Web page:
On January 13, 2016, Chief Justice Loretta Rush gave the annual State of the Judiciary address. Video and photos of the event and a transcript of the speech are available below.Direct link for Android
Session begins at 0:17 in the video above.
Governor Pence, Lt. Governor Ellsperman, Members of the General Assembly, my judicial colleagues, and guests:
Two hundred years ago, a handful of frontiersmen-turned-statesmen crafted the first Indiana Constitution. This governing document was powerful in its simplicity, and clear in its mandate: that justice be accomplished “speedily, and without delay.” Our forefathers understood that justice delayed meant justice denied. And they held that belief so dear, they made “prompt access to the courts” a basic right for all Hoosiers. Timely justice is not just a good idea or a noble aspiration in Indiana, it’s a constitutional promise.
At that same time, the original three-judge Indiana Supreme Court first met in the Corydon State House in a courtroom that seated 20. Their docket included a stolen horse purchased at a sheriff’s sale (Morgan v. Fencher, 1 Blackf. 10), a squatter on land not yet purchased from the United States (Boston v. Dodge, 1 Blackf. 19), and an indictment for “unlawfully betting on a game of cards called Loo at Craig’s tavern in Brownstown” (Durham v. State, 1 Blackf. 33).
Our courts’ responsibilities evolved over the next 200 years to include an array of increasingly complex criminal, civil, family, and juvenile matters. But even more significantly, Hoosiers are seeking the courts’ assistance to resolve many social issues as well. In particular, we have become the emergency rooms for some of society’s worst afflictions, such as substance abuse, family violence, and mental illness.
Our trial court judges are on the front lines of those issues every day. They are called to carry out our constitutional mission of protecting individual rights and liberties, upholding and interpreting the rules of law, and providing fair hearings—“without delay”—in every single case that comes before them, every single day. Last year alone, that meant 1,350,909 cases.
As we stand at the threshold of our third century of statehood, our Hoosier courts will be called on to be more nimble, more affordable, more accessible, more tech savvy, and more user-friendly. Nothing less will do.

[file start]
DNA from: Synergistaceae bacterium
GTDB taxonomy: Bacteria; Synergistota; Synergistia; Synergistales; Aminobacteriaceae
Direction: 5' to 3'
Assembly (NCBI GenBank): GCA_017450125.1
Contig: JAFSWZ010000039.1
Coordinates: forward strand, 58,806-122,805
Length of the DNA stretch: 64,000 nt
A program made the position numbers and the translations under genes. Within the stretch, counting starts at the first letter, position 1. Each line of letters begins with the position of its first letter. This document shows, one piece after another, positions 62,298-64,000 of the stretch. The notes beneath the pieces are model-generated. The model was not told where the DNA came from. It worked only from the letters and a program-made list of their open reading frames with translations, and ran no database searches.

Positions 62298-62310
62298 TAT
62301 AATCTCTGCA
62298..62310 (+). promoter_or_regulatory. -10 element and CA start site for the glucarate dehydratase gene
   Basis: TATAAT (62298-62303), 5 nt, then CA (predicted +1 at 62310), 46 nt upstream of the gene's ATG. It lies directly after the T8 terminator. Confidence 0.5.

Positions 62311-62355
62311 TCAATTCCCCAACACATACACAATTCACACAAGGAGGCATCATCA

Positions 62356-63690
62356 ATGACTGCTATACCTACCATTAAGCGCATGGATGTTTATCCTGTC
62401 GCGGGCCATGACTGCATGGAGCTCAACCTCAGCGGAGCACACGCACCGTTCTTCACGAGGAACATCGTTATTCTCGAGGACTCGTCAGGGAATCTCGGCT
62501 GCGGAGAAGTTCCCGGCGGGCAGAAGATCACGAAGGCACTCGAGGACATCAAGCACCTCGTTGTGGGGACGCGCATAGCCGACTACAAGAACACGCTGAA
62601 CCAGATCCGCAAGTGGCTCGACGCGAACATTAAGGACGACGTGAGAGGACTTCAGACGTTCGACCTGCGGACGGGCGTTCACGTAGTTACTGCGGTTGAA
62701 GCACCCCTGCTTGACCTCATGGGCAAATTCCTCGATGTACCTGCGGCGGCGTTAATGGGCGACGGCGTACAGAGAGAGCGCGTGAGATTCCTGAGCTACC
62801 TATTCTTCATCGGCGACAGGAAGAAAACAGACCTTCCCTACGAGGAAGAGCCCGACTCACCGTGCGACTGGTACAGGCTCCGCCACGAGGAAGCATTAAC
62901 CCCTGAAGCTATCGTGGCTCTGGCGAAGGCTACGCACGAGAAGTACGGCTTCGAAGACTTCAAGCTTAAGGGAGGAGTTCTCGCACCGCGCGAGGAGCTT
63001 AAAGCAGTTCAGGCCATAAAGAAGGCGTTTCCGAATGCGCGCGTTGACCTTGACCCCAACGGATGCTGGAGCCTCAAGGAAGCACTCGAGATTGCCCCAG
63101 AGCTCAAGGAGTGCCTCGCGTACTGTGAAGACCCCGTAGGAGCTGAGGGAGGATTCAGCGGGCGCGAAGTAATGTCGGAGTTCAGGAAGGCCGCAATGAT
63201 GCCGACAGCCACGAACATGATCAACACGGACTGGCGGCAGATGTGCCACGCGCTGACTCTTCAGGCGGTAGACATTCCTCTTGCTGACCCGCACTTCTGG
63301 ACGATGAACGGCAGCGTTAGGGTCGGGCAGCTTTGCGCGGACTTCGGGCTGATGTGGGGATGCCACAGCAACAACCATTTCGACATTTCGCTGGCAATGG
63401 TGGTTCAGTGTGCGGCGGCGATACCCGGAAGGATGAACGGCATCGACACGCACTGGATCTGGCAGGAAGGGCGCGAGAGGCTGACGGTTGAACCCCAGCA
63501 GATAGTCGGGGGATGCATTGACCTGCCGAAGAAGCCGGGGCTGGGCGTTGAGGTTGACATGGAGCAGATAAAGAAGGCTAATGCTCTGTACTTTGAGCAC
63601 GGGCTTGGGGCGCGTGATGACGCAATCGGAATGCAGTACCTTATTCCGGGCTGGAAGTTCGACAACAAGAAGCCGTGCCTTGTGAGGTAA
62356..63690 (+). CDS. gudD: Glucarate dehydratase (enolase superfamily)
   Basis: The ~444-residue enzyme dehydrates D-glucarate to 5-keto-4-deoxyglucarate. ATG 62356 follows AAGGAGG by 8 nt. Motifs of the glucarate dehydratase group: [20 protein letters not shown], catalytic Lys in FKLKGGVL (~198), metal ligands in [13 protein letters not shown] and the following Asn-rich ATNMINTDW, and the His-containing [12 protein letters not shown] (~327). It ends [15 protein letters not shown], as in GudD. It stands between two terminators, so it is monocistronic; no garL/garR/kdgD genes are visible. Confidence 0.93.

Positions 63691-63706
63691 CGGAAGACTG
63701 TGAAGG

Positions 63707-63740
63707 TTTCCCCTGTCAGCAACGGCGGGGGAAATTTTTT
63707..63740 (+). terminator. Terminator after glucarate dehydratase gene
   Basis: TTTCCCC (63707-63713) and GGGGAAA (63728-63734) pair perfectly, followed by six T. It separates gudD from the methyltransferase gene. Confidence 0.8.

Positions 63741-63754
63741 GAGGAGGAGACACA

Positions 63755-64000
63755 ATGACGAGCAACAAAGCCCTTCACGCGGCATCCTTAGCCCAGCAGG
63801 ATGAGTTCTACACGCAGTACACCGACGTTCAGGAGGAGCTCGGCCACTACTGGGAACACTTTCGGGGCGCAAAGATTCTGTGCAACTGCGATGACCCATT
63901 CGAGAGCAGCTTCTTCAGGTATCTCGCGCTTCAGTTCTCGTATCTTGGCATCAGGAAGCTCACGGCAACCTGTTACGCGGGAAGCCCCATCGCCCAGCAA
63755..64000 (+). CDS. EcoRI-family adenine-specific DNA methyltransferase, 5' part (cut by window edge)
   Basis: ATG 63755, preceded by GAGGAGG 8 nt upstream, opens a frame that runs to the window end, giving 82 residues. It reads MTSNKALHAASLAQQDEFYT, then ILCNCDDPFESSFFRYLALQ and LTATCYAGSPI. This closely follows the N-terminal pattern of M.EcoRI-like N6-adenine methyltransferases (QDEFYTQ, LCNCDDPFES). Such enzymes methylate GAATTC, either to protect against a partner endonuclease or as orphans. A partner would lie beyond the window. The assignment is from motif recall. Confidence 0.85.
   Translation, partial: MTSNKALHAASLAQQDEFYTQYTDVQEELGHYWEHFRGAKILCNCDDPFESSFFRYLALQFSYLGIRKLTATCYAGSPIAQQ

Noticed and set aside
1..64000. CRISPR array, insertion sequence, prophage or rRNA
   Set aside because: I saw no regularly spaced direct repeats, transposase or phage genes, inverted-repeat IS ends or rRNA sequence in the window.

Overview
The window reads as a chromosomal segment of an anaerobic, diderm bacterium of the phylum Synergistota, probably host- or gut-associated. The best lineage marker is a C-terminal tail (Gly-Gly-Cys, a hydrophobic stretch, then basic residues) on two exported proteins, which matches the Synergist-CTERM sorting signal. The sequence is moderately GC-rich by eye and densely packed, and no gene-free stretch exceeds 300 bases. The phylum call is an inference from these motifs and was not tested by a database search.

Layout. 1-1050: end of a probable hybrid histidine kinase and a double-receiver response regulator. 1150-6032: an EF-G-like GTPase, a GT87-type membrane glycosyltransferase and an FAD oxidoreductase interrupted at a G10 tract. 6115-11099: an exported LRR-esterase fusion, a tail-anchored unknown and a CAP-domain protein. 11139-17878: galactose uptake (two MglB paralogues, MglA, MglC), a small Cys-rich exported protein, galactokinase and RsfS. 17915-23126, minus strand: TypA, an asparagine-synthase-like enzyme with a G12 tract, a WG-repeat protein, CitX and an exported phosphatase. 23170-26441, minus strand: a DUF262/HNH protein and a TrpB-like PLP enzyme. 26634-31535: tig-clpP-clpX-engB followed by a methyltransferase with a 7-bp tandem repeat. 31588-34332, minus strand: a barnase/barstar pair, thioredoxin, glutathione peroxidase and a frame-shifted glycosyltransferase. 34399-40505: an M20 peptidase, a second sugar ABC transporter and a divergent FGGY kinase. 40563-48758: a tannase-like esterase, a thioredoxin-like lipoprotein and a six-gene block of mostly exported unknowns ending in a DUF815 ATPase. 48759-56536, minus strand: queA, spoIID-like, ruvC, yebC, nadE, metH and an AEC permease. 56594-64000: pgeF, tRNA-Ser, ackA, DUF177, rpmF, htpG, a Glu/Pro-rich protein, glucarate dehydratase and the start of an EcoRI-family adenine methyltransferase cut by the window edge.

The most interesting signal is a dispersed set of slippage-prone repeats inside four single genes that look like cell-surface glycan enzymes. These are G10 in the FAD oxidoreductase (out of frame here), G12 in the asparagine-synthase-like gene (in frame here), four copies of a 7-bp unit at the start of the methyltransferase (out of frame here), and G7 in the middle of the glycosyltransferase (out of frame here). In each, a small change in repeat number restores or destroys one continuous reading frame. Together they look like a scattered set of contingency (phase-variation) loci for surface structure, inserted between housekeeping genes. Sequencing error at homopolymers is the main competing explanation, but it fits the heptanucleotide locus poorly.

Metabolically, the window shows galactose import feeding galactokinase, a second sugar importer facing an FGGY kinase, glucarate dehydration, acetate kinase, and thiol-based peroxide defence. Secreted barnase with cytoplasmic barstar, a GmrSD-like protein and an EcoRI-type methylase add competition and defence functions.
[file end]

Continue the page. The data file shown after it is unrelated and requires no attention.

Progress from 2015
Before we look at new reforms and challenges, I would like to briefly update you on three initiatives from last year:
- Developing commercial courts designed to address complex business issues;
- Expanding the use of technology; and
- Continuing to strengthen our partnerships with you in implementing the massive criminal code reform.
First, commercial courts. As Kevin Brinegar of the Indiana Chamber of Commerce stated, “Businesses locate in states that resolve disputes consistently and reliably. Establishing commercial courts promotes confidence and predictability and keeps Indiana’s business environment competitive.” Last year, we laid the groundwork to make the possibility of commercial courts in Indiana a reality. This year, our first six commercial courts will start hearing cases. Please join me in thanking Mr. Brinegar, Representative Tom Washburne, Professor Frank Sullivan, Jr., and the entire hard-working committee of lawyers, legislators, academics, businesses, and judges who made this vision a reality for our State.
Second, court technology. Because of your budget support this past session, 2015 was a banner year for modernizing our courts to meet the charge of timely justice through the wise use of technology. We’ve continued integrating trial courts into a unified case management system. And already we have implemented the first electronic filing programs in Hamilton County and all appellate courts. Next week, Clark County begins e-filing, soon followed by Harrison, Shelby, Wells, St. Joseph, and Henry counties. This intentional expansion will continue throughout the state, allowing the courts, the litigants, their attorneys, and the public quick, easy, accurate access to the courts. In just the first six months, nearly 12,000 documents were filed electronically. When fully implemented, tens of millions of pieces of paper will be no more.